The volume of remains left is about a third of the original body weight; the advantages include avoiding the release of pollutants into the atmosphere (for instance, mercury vapour from dental fillings) and the rapid decomposition of the remains (within 6 to 12 months of burial) and the return of the body to life’s cycle. Promession allows for families to be buried in the same plot without disturbing previous remains and meets the requirements of new European Union pollution laws.

It is yet to be seen if Promession will catch on, but I suspect some will sign up to have liquid nitrogen with their obsequies. It is more palatable than ending up on a cracker.

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I am so confused …

Apparently we now live in a world where men are so impressed with balls they have their dogs fitted with fake ones so the world can see their stuff wag, yet women can’t seem to decide if their lips should be bigger (see photo) or smaller.

While those stuck to a woman’s face are seen to need invasive plumping, trimming the lower lips is the nip-du-jour for the tuck down under

Dr Sarah Creighton and colleagues believe the future demand for so-called “designer vagina” operations or labial reductions is potentially infinite and is driven by society’s wider and growing desire for cosmetic surgery in general and changing expectations about what is a desirable appearance for women.

“It’s shocking, particularly because we are seeing girls who are really young. They are asking for surgery that is irreversible and we do not know what the long-term risks of the procedure might be.”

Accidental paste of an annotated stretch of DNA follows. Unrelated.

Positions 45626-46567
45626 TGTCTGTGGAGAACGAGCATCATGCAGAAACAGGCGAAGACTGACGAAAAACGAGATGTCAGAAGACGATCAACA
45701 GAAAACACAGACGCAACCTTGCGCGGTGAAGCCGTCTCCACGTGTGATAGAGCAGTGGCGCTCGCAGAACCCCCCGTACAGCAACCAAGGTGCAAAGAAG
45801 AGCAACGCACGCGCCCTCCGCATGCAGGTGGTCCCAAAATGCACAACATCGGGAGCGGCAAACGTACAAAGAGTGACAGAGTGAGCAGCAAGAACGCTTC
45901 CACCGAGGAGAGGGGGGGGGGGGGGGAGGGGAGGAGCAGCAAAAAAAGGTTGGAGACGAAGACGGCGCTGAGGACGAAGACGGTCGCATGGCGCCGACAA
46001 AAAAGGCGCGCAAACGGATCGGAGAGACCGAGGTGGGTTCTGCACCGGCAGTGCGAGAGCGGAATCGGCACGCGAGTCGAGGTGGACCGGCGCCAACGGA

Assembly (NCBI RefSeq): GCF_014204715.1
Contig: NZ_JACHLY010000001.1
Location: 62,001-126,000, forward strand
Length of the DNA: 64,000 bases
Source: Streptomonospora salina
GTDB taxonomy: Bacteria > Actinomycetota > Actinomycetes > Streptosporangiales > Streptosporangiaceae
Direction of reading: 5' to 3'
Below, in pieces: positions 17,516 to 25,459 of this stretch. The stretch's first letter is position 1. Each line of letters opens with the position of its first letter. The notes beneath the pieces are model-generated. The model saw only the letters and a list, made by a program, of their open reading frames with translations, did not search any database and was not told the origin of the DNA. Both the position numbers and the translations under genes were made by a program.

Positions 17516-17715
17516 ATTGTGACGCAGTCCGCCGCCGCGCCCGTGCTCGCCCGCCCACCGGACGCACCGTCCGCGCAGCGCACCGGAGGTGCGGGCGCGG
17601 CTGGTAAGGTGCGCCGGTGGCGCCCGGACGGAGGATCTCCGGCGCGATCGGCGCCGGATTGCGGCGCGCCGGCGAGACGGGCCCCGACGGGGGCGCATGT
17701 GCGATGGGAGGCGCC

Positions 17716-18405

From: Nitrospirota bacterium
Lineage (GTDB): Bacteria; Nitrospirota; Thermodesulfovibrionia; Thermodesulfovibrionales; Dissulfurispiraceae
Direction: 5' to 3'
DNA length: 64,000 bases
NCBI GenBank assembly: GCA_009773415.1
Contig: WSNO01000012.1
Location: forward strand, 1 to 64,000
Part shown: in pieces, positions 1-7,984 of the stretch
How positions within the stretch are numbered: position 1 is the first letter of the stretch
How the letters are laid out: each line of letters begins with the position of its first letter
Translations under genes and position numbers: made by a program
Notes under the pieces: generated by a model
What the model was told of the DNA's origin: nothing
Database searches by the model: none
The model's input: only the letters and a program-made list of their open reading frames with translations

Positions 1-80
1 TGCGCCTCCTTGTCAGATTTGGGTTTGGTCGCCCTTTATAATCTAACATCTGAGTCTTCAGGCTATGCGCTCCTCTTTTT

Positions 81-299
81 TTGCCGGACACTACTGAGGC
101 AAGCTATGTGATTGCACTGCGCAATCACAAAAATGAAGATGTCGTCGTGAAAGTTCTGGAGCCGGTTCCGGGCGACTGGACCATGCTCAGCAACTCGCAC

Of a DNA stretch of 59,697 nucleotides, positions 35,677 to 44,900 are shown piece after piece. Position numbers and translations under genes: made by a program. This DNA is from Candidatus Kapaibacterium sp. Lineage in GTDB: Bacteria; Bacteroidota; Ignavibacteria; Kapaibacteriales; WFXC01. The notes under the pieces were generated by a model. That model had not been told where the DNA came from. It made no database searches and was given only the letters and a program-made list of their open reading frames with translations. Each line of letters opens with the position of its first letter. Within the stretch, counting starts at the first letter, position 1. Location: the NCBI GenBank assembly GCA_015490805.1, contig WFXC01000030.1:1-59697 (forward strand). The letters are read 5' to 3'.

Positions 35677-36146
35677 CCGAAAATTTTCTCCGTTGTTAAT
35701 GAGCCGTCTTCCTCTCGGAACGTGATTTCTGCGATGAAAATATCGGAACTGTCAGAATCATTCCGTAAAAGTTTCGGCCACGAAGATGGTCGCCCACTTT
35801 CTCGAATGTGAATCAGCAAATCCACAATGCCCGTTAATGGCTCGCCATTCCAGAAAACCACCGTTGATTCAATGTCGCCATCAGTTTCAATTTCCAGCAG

She said latest figures for England show about 2,000 of the procedures are paid for by the NHS each year.

“That’s probably just the tip of the iceberg. It’s a massive boom industry in the private sector.”

According to the BBC, girls as young as 11 are lining up to have their lines lined up.

Sigh …

It has long been the case that while people are starving to death in some parts of the world, others are busily clogging their arteries every day with stuff containing enough calories to sustain entire villages for a month, but this idea that women in flourishing societies are queuing and paying for a version of the cut that can be called mutilation in the ‘developing world’ is also appalling.

Female genital mutilation is the removal of part or all of the external female genitalia. In its most severe form, a woman or girl has all of her genitalia removed and then stitched together, leaving a small opening for intercourse and menstruation. It is practiced in 28 African countries on the pretext of cultural tradition or hygiene.